Youth in grades K–12 who have been placed inout-of-home care or are receiving services fromthe Department of Social and Health Services(DSHS) Children’s Administration are eligible toreceive services from an Educational Advocate.Typically, a caseworker, foster parent, or socialworker who identifies an education-relatedconcern will make a referral to the program.DSHS contracts with Treehouse, a private, non-profit agency, to coordinate and administer theprogram.
Treehouse first started theEducational Advocacy program throughout KingCounty in 2001.For the statewide program, Treehouse staffscreen the referrals and track progress of theadvocacy efforts. Statewide referrals started in2006, when Treehouse received the contract toreplicate the advocacy program in all six DSHSregions. Each year, between 900 and 1,450students receive assistance from an EACthrough this program (Exhibit 1).
Number of Student With Educational Advocate:2006–2010 School Years
2006–07 1,165 1542007–08 1,445 1402008–09 1,125 1472009–10 915 1382010–11 997 158
Students may remain engaged with anadvocate for several school years. Over thecourse of the study period, there were 3,649students in the program. Exhibit 2 shows thenumber of new entrants by school year.
Due to different selection criteria, participation numbersreported by the program may differ slightly from totalsreported here.
Enrollment Status of Students at Program Entry:2006–2010 School Years
School YearProgramIntakesIntakesWith SchoolRecords
2006–07* 983 7942007–08* 809 6952008–09 619 5462009–10 586 5052010–11 652 n/a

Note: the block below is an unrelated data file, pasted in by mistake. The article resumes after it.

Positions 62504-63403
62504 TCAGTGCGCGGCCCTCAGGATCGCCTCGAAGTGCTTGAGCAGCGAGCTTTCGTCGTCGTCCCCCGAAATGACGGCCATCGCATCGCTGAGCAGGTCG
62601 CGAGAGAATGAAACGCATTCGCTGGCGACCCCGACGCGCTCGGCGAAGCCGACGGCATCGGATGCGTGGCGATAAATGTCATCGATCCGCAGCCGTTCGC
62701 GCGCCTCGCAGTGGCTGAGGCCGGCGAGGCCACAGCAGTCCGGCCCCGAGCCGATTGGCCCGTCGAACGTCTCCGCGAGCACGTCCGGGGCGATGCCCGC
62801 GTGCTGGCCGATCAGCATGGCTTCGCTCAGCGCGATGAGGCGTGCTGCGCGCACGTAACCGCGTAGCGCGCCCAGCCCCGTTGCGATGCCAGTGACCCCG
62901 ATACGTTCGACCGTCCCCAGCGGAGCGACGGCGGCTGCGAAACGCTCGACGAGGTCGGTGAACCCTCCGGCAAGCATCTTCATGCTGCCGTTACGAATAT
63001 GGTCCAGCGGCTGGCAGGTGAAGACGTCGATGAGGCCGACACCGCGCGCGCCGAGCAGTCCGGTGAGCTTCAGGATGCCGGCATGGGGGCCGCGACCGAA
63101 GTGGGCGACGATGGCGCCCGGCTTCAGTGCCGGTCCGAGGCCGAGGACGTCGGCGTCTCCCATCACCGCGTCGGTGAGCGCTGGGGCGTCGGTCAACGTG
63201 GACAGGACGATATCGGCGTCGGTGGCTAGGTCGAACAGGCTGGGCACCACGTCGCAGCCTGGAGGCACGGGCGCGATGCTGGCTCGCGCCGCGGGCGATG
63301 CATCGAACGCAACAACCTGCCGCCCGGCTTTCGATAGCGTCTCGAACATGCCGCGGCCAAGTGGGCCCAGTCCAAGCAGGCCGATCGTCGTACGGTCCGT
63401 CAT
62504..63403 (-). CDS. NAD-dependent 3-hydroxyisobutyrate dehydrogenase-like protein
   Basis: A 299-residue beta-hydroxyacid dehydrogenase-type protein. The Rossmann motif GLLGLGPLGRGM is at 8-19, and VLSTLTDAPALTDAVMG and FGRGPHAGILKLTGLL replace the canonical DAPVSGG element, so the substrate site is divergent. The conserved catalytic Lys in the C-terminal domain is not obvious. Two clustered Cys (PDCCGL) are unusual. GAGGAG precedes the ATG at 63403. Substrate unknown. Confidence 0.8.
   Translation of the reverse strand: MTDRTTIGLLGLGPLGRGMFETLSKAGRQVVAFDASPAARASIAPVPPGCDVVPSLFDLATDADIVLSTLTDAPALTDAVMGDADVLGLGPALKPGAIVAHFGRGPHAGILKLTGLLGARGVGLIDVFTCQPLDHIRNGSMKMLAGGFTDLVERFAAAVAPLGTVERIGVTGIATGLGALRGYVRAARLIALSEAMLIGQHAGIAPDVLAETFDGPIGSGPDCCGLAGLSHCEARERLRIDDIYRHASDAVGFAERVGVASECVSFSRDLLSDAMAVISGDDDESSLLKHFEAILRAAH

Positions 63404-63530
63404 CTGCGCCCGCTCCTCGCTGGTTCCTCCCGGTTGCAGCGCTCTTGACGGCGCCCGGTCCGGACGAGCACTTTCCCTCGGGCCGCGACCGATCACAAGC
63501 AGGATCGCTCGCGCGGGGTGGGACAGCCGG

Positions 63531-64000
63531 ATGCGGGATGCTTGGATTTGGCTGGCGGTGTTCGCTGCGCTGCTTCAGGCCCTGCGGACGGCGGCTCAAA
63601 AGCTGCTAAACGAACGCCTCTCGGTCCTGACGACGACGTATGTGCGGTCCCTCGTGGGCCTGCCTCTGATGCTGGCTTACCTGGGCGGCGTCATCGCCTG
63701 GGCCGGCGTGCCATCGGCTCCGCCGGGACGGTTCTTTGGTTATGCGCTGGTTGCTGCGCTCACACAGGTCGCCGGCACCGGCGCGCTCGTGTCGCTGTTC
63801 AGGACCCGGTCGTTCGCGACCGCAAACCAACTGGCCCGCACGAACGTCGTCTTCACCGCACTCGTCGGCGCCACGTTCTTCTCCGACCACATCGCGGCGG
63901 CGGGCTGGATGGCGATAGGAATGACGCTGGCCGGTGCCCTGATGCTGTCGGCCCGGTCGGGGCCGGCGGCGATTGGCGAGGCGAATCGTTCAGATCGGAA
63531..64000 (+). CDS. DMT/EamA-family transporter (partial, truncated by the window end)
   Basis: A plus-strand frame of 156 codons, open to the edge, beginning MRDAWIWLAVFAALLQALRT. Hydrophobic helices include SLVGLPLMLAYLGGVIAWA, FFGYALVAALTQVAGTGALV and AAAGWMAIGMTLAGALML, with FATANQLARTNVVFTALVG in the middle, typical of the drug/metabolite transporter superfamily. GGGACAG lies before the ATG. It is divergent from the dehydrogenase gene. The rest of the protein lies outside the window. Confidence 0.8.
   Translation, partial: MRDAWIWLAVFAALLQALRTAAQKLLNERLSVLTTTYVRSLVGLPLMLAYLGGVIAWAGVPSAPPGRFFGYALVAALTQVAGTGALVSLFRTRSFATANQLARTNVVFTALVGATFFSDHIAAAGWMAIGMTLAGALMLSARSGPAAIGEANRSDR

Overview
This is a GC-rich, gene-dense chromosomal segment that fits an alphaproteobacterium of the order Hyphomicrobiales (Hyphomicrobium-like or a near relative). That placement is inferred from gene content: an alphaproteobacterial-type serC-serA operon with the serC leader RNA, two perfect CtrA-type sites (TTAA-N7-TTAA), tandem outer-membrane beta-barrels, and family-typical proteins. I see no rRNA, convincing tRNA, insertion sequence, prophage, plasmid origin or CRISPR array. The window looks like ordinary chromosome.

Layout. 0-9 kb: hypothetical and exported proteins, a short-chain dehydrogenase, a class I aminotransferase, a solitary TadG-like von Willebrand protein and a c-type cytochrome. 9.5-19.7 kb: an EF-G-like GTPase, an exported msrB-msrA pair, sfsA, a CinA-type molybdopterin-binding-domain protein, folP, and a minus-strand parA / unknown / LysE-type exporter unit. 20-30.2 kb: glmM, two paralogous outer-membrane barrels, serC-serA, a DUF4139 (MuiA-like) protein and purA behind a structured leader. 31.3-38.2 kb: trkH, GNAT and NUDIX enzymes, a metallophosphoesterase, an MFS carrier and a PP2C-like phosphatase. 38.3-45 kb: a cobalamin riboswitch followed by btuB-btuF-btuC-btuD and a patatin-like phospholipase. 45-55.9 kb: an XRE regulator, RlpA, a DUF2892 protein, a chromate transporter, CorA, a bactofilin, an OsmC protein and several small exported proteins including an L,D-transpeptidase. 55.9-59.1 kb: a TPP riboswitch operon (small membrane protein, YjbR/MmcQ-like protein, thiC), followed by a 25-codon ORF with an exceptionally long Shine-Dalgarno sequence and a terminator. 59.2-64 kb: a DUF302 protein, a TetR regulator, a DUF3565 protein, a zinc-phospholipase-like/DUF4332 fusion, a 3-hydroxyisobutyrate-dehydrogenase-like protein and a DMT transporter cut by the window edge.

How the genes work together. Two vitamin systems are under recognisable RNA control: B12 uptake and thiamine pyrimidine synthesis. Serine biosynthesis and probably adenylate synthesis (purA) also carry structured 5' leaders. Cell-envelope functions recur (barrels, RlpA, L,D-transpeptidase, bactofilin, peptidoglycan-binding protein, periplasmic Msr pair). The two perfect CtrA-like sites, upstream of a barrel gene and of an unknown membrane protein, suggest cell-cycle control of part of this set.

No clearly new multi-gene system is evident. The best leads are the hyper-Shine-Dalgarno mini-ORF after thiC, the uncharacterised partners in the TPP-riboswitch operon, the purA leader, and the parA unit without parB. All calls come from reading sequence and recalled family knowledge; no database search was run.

Total 3,649 2,540
* Program eligibility rules changed at the end of the2007–08 school year to give greater priority to youth inout-of-home (foster) care.
Under a data sharing agreement with the Officeof Superintendent of Public Instruction (OSPI)and the DSHS Children’s Administration, wewere able to obtain information on the fostercare and school background of students in theeducational advocacy program.
School datafor students enrolled during the 2010–11 schoolyear were unavailable for this analysis. Wewere able to obtain information for 85 percent(n=2,540) of the students who were servedbefore this school year (see Exhibit 2).We did utilize program information to examinecharacteristics of youth in the study and thosewho could not be included. There were no(statistically) significant differences in gender,age, placement status (foster/group/relative), oreducational status (general/special education)between study and non-study youth. Exhibit 3(next page) shows the total students in thestudy (n=2,540) by grade level, and indicatesthat male students represent a higherpercentage of the program population foryounger students (elementary and middleschool). Males and females are representedequally among high school-age participants.
All study procedures were approved by the DSHSHuman Research Review Board. Program records werematched to school enrollment data by OSPI staff, whoremoved personally identifiable information from theresearch dataset.